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ARS Home » Northeast Area » Beltsville, Maryland (BARC) » Beltsville Agricultural Research Center » Invasive Insect Biocontrol & Behavior Laboratory » Research » Research Project #431332

Research Project: Integrated Tick Management for Suppression of Blacklegged Tick Populations in the Suburban Landscape

Location: Invasive Insect Biocontrol & Behavior Laboratory

Project Number: 8042-32000-008-17-S
Project Type: Non-Assistance Cooperative Agreement

Start Date: Aug 1, 2016
End Date: Dec 30, 2019

1) Assess population density and infection status of blacklegged ticks in natural areas and surrounding residential areas in suburban environment in Connecticut; (2) evaluate tick control efficacy of deer-targeted ('4-Poster'), rodent-targeted (Select TCS bait box), and area spray of pesticides, when used alone or in combination; and (3) determine if and how different ecological settings may affect the level of suppression of host-seeking ticks achieved through the implementation of host-targeted and non-host targeted tick control technologies.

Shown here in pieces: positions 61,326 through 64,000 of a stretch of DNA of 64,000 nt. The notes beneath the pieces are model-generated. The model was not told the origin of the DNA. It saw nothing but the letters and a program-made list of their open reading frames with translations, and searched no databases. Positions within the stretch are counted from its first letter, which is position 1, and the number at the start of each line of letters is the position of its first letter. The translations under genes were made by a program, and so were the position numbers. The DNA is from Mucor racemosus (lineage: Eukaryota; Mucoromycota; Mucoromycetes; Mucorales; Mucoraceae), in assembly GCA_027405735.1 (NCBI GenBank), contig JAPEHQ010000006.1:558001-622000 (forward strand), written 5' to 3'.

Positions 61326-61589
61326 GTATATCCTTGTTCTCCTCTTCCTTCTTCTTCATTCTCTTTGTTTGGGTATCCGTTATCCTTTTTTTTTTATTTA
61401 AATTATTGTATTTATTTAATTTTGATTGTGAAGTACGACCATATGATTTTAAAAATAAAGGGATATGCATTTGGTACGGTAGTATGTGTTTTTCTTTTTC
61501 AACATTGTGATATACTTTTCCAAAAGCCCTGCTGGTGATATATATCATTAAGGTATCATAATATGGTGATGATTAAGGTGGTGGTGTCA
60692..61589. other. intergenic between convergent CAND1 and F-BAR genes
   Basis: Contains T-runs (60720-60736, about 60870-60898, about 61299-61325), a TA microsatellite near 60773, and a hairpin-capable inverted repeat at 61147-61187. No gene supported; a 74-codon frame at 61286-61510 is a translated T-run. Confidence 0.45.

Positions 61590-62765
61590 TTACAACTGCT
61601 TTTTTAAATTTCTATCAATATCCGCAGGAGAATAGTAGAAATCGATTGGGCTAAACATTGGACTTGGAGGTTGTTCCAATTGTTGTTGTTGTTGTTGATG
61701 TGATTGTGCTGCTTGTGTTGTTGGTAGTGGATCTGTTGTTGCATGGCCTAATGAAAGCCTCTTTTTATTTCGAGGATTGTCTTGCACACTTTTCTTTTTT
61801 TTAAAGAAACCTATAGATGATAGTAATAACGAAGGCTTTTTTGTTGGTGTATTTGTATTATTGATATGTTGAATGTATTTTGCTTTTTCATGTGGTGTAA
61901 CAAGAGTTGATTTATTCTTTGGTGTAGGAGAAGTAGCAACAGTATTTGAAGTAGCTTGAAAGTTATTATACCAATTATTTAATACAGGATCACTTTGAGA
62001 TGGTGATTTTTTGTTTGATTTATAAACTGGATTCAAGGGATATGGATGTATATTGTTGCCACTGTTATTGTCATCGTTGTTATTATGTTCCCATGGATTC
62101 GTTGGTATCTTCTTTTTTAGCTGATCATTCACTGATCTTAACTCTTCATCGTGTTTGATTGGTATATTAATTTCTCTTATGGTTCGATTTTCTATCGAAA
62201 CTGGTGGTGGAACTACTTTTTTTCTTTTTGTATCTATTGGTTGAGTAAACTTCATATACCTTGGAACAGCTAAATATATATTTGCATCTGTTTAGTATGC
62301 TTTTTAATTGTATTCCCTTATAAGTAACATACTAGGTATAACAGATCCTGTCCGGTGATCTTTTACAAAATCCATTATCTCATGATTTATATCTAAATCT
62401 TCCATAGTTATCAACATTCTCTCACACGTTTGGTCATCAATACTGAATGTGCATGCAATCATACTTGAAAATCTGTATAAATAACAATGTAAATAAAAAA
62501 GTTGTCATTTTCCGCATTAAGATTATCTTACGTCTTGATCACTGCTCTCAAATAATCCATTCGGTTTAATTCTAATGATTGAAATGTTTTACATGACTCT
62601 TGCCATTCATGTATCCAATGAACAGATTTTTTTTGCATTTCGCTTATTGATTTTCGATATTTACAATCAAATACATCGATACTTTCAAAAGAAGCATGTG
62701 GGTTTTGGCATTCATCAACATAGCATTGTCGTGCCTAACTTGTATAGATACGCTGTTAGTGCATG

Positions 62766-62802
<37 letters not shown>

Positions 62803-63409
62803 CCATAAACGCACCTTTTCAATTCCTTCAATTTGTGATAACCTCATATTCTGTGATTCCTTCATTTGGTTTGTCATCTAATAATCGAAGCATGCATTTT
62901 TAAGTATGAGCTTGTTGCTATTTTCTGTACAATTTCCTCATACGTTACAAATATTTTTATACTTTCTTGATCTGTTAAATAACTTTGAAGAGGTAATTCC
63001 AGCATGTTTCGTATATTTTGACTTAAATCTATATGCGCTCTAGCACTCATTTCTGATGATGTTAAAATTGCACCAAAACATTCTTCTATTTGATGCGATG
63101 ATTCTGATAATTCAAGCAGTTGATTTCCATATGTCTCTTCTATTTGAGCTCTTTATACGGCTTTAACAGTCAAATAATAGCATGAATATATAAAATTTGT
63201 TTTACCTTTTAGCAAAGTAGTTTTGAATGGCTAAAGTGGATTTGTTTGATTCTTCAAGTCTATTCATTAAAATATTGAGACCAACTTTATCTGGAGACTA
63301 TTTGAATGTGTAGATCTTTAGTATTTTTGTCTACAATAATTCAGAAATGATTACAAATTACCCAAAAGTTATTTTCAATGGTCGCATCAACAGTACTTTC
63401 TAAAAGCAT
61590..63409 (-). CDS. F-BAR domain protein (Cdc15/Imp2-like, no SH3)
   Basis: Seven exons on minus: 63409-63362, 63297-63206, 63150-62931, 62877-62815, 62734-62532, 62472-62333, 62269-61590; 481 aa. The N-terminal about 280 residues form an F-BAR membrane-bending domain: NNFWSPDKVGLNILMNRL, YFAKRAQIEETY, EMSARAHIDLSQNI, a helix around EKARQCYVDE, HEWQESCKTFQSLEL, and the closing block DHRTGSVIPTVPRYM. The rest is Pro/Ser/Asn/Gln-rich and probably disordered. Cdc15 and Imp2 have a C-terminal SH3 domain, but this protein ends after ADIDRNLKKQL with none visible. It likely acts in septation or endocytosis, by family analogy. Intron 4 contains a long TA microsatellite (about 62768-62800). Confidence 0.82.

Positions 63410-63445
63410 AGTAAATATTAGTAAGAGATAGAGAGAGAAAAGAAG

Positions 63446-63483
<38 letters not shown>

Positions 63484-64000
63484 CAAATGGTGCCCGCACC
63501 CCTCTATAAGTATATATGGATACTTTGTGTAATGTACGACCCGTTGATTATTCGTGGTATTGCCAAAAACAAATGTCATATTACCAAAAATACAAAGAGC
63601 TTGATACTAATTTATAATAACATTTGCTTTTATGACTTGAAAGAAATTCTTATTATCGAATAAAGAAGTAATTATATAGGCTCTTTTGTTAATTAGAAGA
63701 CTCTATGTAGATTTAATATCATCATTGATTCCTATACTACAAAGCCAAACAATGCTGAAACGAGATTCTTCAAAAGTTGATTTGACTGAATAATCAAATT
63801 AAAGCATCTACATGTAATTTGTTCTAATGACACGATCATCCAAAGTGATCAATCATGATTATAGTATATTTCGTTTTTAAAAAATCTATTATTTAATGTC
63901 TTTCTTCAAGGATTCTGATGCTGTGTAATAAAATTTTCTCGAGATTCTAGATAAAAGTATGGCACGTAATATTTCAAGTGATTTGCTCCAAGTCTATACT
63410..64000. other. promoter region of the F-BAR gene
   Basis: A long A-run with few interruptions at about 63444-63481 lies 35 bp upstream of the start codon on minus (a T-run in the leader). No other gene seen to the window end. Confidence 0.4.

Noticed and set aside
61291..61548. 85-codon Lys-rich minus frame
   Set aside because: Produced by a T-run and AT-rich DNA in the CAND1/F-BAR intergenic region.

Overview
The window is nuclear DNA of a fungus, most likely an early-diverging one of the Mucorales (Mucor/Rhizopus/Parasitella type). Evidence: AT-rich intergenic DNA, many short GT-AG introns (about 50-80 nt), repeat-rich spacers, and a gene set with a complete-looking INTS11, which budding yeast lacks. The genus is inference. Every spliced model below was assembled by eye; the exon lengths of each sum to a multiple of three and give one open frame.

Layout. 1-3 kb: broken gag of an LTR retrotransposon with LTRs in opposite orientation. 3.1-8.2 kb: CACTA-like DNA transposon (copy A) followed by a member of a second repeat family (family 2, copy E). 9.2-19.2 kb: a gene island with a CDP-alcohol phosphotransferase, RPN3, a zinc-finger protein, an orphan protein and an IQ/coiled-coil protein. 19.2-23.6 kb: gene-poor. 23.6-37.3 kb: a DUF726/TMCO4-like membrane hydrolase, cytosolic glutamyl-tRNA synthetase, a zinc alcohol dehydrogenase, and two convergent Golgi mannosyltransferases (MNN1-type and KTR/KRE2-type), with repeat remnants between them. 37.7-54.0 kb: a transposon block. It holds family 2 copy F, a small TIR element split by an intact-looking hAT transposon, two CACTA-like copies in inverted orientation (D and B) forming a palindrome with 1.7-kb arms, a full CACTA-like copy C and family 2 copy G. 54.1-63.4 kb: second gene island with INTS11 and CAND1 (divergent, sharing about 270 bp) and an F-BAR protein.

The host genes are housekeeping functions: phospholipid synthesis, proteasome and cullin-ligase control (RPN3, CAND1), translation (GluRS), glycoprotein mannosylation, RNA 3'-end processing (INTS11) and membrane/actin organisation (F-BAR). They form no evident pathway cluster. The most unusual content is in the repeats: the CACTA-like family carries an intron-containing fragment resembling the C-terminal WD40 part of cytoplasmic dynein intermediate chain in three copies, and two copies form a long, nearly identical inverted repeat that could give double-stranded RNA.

This work will be conducted at The Connecticut Agricultural Experiment Station. Research protocols will be jointly developed the principle investigator (PI) of the USDA ARS Area wide Tick IPM Project. Appropriate permits will be obtained to work at field locations in New Haven County, CT. Assessment of population density and infection status of ticks will be achieved through tick sampling at test sites (natural areas, residential backyards / edges of wooded areas. Tick collection will be conducted by sweeping or dragging to generate quantitative estimates of tick population density. Tick sampling will be performed biweekly through the nymph (May-August) and adult (early spring and late autumn) seasons, respectively. Collected ticks will be preserved in 80% ethanol and identified to species morphologically. Ticks will be tested for main tick-borne pathogens, particularly Borrelia burgdorferi, with PCR techniques. Achieving this objective will allow proper assessment of entomologic risks for tick bite and Lyme disease, as well as evaluation of control efficacy of integrated tick control measures verses no intervention or single intervention. Field efficacy trials will be conducted in various locations to take into account different habitats and tick species compositions, as well as to obtain required replicates for statistical analysis. Six comparable natural areas or parks that are surrounded by residential areas, and known for presence of a large number of deer and high tick density will be identified and selected for each location. Experimental design will allow assignment of different combinations of tick control options to test areas for better understanding of the synergistic or additive effects of following tick control methods alone or in combination: (1) '4-Poster' deer feeders placed in the natural area or park, (2) Select TCS rodent bait boxes at residential homes, and (3) spray treatment at residences boarding the natural area or park with a biopesticide (Met52). A sufficient number of residential homes will be recruited / selected to serve in each residential treatment group. Tick surveys will help determination of baseline tick density and changes as a result of different tick control measures. Control efficacy of individual or combination of control measures will be determined. Comparable experimental designs will also be used in Maryland (MD) locations through a different agreement for tick survey, deer GPS tracking, and evaluation of efficacy of different tick control measures (integrated vs. singular). CT and MD are different in local climate, deer and tick population density, as well as overall suburban setting. Comparison of results obtained from those two states would help determine if one particular tick control measure, including intervention that integrates multiple measures, would work better in one environment than the other. Similarly, we will also be able to identify unique features of deer movement pattern / behavior, or environmental factors that may be used to help improve tick IPM design to achieve better tick control.